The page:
Connecticut activists still inspired by Frederick Douglass’ example
A young Frederick Douglass.

NEW HAVEN, Conn. – Today’s resistance movement is linked to the struggles throughout our country’s history for emancipation, workers’ rights, equality, peace, and social justice. We learn, draw inspiration, and build upon the courage and perseverance of countless warriors for justice who have paved the way.

Frederick Douglass, born 200 years ago, is one of those great contributors whose lifework informs today’s fightback against a tyrannical administration’s policies.

“Power concedes nothing without a demand. It never did and it never will,” said Douglass famously. “The limits of tyrants are prescribed by the endurance of those whom they oppress.”

In this spirit, the 43rd African American History Month celebration hosted by People’s World in Hartford and New Haven, Connecticut under the theme, “We Won’t Go Back,” commemorated Douglass and his visits to the state.

Douglass, who escaped from slavery in Maryland, went on to become a foremost leader of the abolition movement and a tireless champion for the right to vote for African American men and all women. He fiercely agitated on behalf of all basic democratic struggles for human rights.

Speaking at the event held in the sanctuary city of New Haven, labor and community leader Fatima Rojas brought together the freedom struggle of African Americans with the emergency struggle for immigrant rights and to stop deportations today.

Recalling her own experience as a low wage worker, Rojas said that she quickly came to understand that her struggle as an immigrant from Latin America was a common struggle with that of the African American people against institutionalized racism, racial profiling, and mass incarceration in the United States.

James Bradford addresses 43rd Annual Connecticut People’s World African American History Month Celebration at the King-Davis Labor Center in Hartford, Feb. 25. | Art Perlo / PW

“Douglass was a firm believer in the equality of all peoples, including black, female, Native American, or immigrant,” said guest speaker James Bradford, community activist and chair of the Communist Party in Eastern Pennsylvania and Delaware.

Referring to the necessity of issue coalitions to unite working people to defeat reactionary extremism, Bradford pointed out that “Douglass was also a believer in dialogue and in making alliances across racial and ideological divides. When Douglass was criticized by radical abolitionists for his willingness to dialogue with slave owners, his response was, ‘I would unite with anybody to do right and with nobody to do wrong.’”

In 1864, Douglass traveled to Hartford and New Haven, where he addressed more than 1,200 free Black men gathered to join the 29th Regiment of the Union Army and fight in the civil war for freedom.

“Not for yourselves alone are you marshaled – you are pioneers – on you depends the destiny of four millions of the colored race in this country. If you rise and flourish, we shall rise and flourish. If you win freedom and citizenship, we shall share your freedom and citizenship,” Douglass declared.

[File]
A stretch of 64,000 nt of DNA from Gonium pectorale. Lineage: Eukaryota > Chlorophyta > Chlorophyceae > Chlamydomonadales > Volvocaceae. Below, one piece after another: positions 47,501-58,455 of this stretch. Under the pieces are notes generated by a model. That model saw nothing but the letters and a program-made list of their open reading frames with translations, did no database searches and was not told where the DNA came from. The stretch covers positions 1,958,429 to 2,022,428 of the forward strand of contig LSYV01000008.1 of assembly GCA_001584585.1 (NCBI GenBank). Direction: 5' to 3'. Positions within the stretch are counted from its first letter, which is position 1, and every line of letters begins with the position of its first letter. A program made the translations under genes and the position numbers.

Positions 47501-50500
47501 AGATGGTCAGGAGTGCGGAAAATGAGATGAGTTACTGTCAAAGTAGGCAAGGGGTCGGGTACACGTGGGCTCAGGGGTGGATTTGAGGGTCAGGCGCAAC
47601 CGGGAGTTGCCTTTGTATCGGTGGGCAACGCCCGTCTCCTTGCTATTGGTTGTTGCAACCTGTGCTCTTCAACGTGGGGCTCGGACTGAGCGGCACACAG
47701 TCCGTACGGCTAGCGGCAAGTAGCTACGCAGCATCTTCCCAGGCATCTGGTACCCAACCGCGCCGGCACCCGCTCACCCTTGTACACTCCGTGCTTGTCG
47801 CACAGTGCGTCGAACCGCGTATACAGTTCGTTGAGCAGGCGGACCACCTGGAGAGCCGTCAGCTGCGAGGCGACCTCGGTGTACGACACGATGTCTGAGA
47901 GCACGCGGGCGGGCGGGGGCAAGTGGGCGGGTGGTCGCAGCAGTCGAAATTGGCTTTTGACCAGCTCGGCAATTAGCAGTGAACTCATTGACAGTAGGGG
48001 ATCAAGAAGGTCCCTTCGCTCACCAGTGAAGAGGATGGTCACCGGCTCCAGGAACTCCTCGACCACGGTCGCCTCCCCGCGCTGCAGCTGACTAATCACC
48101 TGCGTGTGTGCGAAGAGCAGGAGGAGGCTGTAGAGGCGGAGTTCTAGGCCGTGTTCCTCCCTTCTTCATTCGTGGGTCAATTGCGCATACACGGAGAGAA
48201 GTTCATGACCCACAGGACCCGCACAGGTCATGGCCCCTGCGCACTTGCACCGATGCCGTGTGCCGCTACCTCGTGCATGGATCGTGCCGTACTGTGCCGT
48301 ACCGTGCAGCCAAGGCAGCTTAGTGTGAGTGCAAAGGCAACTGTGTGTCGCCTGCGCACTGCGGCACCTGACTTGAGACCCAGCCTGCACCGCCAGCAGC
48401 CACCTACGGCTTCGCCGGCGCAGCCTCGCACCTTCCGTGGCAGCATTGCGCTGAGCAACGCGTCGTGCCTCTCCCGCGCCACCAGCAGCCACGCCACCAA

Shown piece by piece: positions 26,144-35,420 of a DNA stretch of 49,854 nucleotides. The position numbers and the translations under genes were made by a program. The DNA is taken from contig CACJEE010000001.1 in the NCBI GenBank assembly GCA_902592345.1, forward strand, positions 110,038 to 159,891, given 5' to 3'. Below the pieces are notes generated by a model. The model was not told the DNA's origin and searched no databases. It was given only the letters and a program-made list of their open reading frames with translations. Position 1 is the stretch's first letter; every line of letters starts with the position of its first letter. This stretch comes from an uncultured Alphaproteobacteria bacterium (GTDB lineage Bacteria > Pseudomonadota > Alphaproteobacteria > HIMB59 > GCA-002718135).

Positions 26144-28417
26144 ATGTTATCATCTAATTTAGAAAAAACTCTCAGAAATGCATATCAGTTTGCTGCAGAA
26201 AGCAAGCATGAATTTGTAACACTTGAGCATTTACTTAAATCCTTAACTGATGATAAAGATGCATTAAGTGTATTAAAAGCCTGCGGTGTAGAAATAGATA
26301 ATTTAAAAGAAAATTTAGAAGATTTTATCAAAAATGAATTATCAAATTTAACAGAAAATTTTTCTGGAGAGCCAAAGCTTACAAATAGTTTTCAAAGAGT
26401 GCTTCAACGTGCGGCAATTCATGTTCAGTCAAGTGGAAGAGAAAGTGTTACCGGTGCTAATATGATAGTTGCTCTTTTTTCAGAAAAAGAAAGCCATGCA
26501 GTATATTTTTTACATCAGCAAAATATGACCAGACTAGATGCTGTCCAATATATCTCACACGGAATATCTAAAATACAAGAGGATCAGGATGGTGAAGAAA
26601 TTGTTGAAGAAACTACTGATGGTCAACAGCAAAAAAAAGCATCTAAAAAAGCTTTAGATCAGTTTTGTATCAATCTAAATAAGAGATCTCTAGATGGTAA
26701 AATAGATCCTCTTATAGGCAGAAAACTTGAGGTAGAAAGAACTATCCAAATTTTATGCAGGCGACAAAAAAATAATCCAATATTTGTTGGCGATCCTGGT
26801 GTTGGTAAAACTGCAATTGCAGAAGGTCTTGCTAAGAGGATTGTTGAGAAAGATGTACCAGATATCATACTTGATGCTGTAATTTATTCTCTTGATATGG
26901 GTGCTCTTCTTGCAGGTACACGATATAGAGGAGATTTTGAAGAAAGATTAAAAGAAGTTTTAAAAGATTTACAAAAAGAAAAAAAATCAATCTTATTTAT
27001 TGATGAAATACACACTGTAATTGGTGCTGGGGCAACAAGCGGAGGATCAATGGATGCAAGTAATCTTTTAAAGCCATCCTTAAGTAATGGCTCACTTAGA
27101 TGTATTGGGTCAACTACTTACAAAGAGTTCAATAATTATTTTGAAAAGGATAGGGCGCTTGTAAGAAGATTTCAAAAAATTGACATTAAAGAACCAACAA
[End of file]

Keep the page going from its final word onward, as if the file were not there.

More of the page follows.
In a dramatic presentation, Ice the Beef Youth portrayed Douglass’ speech while a member of the Descendants of the 29th Regiment, dressed in uniform, looked on. Later, Raymond Sims, president of the Descendants group, accepted a framed recognition for “your dedication to commemorate and perpetuate the memory and contributions of your ancestors who fought so gallantly in the regiment for their manhood, honor, freedom, and glory and for the freedom of all in our country.”

Children’s drawings on exhibit at 43rd Annual Connecticut People’s World African American History Month Celebration in New Haven, Feb. 26. | Art Perlo / PW

On exhibit also were drawings by public school students who had been invited to submit works in response to the question: “How can we unite against hate, bigotry and injustice to continue Frederick Douglass’ legacy in today’s world?” All participants were acknowledged and students with winning entries presented to the audience. The event, held at Troup School, was welcomed by Tamra Green, Family Resource Coordinator.

Speaking in Hartford and New Haven, Bradford left the audience with a challenge: “If Frederick Douglass was willing to risk his life for the sake of freedom, what are we willing to do today? What are we willing to do to change the way people think?”

“People fought and died for your right to vote. Vote!” said Bradford. “People fought and were beaten up to learn. Learn! Keep up the good fight! Maintain your zeal and enthusiasm for struggle. And as Douglass so aptly stated: Agitate! Agitate! Agitate!” Bradford exclaimed.

He called upon the audience to: “Teach the next generation of leaders and fighters. If we’re not careful, all that we fought for can be lost in a matter of years. Take every election seriously. The right wing takes every election seriously from dog catcher to president. So should we!” He encouraged everyone to march, sign petitions, write and visit their member of Congress, run for office, and volunteer in a campaign in 2018.

“Help to build networks that can foster progressive change, and enable you to make connections with those who may not agree with us now, but who are potentially persuadable,” Bradford concluded.


CONTRIBUTOR

Joelle Fishman
Joelle Fishman

Joelle Fishman chairs the Connecticut Communist Party USA. She is a Commissioner on the City of New Haven Peace Commission, serves on the executive board of the Alliance of Retired Americans in Connecticut and is an active member of many economic rights and social justice organizations. As chair of the CPUSA Political Action Commission, she has played an active role in the broad labor and people's alliance and continues to mobilize for health care, worker rights and peace.    

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